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Fathers and Daughters:
In Their Own Words
by Mariana Cook
(Discounted Paperback from Amazon)
The chief virtue of this intellectual family dark comedy is the character arc of its central figure and the effect his social development has on the people in close orbit around him. Unfortunately, first-time feature director Noam Murro didn't recognize in first-time screenwriter Mark Jude Poirier's script that this conversion to the light side was a terribly long time in coming.
Professor Lawrence Wetherhold (Dennis Quaid) proves the dictum that high intelligence doesn't apply across the board to everything in life. He's a walking, talking example of a scholar who has his subject of English Literature down to its subtle minuteia but has no clue and/or precious little patience to teach it. Even worse, his manner borders on contempt toward his Carnegie Mellon university students, not only by not remembering any of their names but even denying student office visits whenever he can concoct a quick exit.
To make his academic mid-life universe even more troubled, he's a widower and a father whose loss of his wife has turned him into a morose, grumpy emotional vacuum. He can barely contain the bitterness he feels because he hasn't heard from the latest publisher whom he's submitted his erudite book manuscript to and he's expecting one more in a chain of rejections for his scholarly work.
He's pretty much a failure as a father, as well, building a wall between himself and his university-age son James (Ashton Holmes). They can barely speak to one another without accusatory sparks flying. Vanessa, (Ellen Page) his daughter does talk to him, on the other hand, providing cooked meals and an argumentative veneer to the home environment. Apparently dad's intellectual clone, she's a full supporter of his publishing efforts, enveloping herself in a cloak of superiority and cold detachment. No boyfriends -- in fact, no friends, happy to be dad's little intellectual alter ego.
You wouldn't think a non-achiever could be part of this family but, then, Chuck (Thomas Haden Church) is the professor's brother only by adoption. He only shows up when he needs money and that time has again arrived. Larry's first impulse is to refuse Chuck a loan, then to limit his stay. But good fortune smiles upon Chuck when Larry winds up in the ER after scaling a fence to retrieve his briefcase from his car in an impound lot (yes, he's absent minded, too) and suffers a serious head wound.
This turns into a win-win when head ER doc Janet Hartigan (Sarah Jessica Parker) takes away his driving privileges for six months, forcing the prof to appoint lamer bro' Chuck his erstwhile chauffer. Living up to the credentials of a slacker, Chuck shows that he knows just how far he can go with a stituation, and goes there, becoming a presence that may be the rescue rope for the family.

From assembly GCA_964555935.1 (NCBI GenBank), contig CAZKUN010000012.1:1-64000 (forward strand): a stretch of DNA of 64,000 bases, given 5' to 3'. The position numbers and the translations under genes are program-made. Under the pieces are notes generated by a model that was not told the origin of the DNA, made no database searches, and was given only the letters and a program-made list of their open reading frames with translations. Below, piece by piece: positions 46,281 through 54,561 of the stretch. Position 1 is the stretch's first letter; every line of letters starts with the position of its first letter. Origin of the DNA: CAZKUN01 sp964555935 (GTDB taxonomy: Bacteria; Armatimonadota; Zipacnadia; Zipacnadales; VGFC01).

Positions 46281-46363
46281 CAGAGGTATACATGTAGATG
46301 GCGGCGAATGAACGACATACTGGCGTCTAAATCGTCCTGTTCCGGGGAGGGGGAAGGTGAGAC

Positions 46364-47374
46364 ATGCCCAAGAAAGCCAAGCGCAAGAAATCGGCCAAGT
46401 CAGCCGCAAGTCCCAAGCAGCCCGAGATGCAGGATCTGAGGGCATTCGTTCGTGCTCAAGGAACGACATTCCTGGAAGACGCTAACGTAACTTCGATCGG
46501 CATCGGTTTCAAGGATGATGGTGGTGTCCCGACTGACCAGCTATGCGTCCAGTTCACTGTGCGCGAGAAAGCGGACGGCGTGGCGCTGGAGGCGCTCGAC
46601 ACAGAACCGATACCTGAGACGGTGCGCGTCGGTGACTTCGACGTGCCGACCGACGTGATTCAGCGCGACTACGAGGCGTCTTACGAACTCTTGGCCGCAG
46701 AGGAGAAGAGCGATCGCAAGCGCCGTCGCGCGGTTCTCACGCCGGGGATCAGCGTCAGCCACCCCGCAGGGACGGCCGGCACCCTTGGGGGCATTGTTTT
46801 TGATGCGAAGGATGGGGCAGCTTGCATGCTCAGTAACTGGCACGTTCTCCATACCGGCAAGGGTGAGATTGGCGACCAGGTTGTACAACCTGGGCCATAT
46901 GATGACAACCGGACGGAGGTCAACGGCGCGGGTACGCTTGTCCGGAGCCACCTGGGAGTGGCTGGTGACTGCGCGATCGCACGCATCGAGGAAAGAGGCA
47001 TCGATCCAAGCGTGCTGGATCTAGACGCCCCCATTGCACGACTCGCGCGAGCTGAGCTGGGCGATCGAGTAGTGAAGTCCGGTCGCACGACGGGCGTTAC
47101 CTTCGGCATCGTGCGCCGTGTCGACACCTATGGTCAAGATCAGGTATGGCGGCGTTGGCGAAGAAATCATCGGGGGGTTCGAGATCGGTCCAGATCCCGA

Vanessa gloms onto Chuck like a savior from the general family routine and develops a crush, which Chuck puts in its place, however cute and winsome the teenager can be. For all his faults, freewheeling Chuck has a better handle on morality and life than all the geniuses in the household and he understands her fears and repressions better than she does. He delivers one of the funnier lines in the piece when he lovingly nails her as a "near-android."
But a man -- even a savant like professor Lawrence -- needs a woman, and one has been provided. Turns out the ER doc was a student of his some semesters ago. And, she had a crush on him in those days. And, he was the same bored-with-the-world schmuck he is now, giving her a C on a paper and not once acknowledging her interest. The experience turned her to medicine instead of Lit. and now she's his doctor. And, finally, the film is getting a shove in the right direction. There lies salvation and a passing grade.
Novelist Poirier and commercials director Murro pull it out with this new element in Larry's life, lifting the film and sending you out of the theatre with a nice glow. But, apart from the high level in the acting department, the film will remind some smart people of an SAT test.
If the script hadn't weighed so heavily on Quaid's character he might have come off better. He has always had a sufferer's vulnerability about him and retains it here, but it's put to heavy use. He was somewhat better adapted to his role as a scarred FBI agent in the recent "Vantage Point."
Page's predilection for rebellious feistiness is put to such good use you'd think the part was written for her and her exceptional take on people living insistently outside the norms. You can't but love this happy little dynamo whose face, with those full cheekbones and lips, is right out of a comic strip.
Yet, for all that, the guy who provides the biggest surprise is Church. So ideally suited to the slacker/opportunist role, ("Sideways," "Spider-man 3") this part was written unpredictably and fulfilled by him to a fine delectability, forging a most positive character.
Less well realized is Parker as the off-again, on-again love interest. Through no fault of hers, the part wasn't the strongest written one and the dynamics of her relationship with Larry is less than magnetic and begs a higher dose of chemistry.
Visually, the production shows a low-budget lack of tonality and it will not go down as cinematographer Toby Irwin's best credit. The soundtrack features a couple of songs that should appeal to the folkie rhythm fan, but otherwise standard.
In all, "Smart People" has that arc of character development that ultimately makes the film something of an enjoyment, it can also boast of a certain inventiveness, but it's not smart enough to be called stimulating.
~~ Jules Brenner